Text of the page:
Designing a heavy-lift octocopter with Canon 7D gimbal

Hey guys,

First post here, but I'm a longtime DIYer (hovercrafts, stereos, LCD projector, gokarts, vintage cars with big engines in them, CNC machines etc etc). I'm a 27 year-old mechanical engineer, and a little rusty on electronics, but I get by.

I've been commissioned to build an octocopter for a friend of mine, and I've got two questions:

#1, do you see any foreseeable issues with the setup listed below?* is there anything that I'm missing?

#2, I want to run a gimbal for a Canon 7D; what do you recommend for controllers/rigs? a two axis, auto level, would be sufficent - with an ability to gently change the pitch on command from the ground. the yaw will be controlled by the aircraft rotating. the roll is useless, and should be completely auto-levelled. I could build the rig and rewind the motors myself, but I'd rather spend my time elsewhere.

*Here is the planned setup:

Multiwii controller:

eight motors:

eight controllers:

right hand props:

left props:

TWO 8000 6s batteries on board:


power supply to go with the charger:

I punched this info into and came up with some pretty good flight times (15-30 mins) with 2kg of payload. I'll be using his transmitter/receiver taken from a Blade 450


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well, regarding controller - sorry, i cannot agree.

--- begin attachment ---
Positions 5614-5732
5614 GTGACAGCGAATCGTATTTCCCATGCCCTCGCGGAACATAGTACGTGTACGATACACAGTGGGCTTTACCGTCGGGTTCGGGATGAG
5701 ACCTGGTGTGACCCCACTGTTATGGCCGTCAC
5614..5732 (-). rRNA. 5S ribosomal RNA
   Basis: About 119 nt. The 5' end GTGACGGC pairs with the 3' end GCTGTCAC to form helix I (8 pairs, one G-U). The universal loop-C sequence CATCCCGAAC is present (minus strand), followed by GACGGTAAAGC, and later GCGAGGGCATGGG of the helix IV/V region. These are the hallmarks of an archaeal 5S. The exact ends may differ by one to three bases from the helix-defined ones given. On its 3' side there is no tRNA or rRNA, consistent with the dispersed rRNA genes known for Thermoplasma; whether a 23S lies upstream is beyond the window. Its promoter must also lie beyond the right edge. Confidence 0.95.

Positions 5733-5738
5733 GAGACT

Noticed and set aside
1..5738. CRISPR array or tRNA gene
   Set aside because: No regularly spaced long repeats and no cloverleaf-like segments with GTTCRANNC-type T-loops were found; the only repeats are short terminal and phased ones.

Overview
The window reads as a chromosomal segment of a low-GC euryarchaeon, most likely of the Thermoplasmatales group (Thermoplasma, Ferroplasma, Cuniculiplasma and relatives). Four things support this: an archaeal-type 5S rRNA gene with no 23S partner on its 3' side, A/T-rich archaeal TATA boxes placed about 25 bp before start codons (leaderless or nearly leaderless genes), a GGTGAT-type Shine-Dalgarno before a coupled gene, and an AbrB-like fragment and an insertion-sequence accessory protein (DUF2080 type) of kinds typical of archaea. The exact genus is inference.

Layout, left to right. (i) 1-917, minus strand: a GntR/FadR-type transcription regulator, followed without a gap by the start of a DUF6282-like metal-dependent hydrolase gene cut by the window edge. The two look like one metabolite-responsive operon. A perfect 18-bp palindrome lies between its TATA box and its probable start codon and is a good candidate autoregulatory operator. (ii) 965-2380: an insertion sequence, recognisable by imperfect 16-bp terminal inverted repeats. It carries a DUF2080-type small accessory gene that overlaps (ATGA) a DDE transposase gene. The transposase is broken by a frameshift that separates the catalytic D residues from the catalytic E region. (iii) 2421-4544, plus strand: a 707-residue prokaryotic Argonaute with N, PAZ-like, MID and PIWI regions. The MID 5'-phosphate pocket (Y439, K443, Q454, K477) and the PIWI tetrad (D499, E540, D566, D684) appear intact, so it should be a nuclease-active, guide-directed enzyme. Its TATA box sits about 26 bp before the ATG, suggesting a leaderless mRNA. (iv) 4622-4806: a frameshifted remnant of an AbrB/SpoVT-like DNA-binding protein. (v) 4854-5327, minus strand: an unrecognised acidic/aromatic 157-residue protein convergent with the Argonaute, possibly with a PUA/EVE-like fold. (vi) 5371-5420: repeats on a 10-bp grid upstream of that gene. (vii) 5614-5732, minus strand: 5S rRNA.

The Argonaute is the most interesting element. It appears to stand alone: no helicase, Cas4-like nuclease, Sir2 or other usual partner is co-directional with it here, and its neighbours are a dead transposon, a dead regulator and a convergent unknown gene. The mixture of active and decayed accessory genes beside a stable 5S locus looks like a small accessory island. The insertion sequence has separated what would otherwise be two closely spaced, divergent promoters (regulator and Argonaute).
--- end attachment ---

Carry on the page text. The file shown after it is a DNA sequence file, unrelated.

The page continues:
my first quad was gaui330x, after that i have tried everything in your list - except hoverfly i have tried and am still flying sometimes rabbit and KK on smaller copters

now guess what? my Y6 with wookong M is somewhere in the sea near venice (you sure are aware of DJI's famous "gps" glitch?)  - that's minus 4000€. i have 2 failrues with mikrokopter - luckily without big loss (600€ in repairs is really not that much compared to venice accident). i consider myself being extremely lucky, because nobody got hurt. and those accidents are very good reason why i refuse to fly over people (except actors, who are not that people, right ;) )

guess what i'm using today on my cinestar with zenmuse or cs360? yup, it's arducopter. it has it's problems - no arguing here - but please don't fool yourself (and others) that buying expensive controller will give you "reliability guarantee". arducopter is hard to tune, but it is definitely not less reliable than those "reliable controllers" in your list

Completely agree with Jaan.

I've also been reading test results on the next release of the Ardupilot updated software, it appears to be even more accurate. I'm looking forward to testing it as soon as it's out.

I don't completely agree. I have read many horror stories also with the DJI boards. The issue is mainly people rushing into it and not completely understanding everything they need to know. That video clip is a good example of the very expensive DJI stuff, here is a good example of the upcoming improvements for Ardupilot:

They all make improvements over time. For me the DJI stuff simply doesn't warrant the cost, plus it is purely commercial and not open source.

copter is a photographers tool, noting is fool proof I agree. It comes down to accessibility, ease of use & user preference not every one wants to scratch build.& spend days of PID tuning. 

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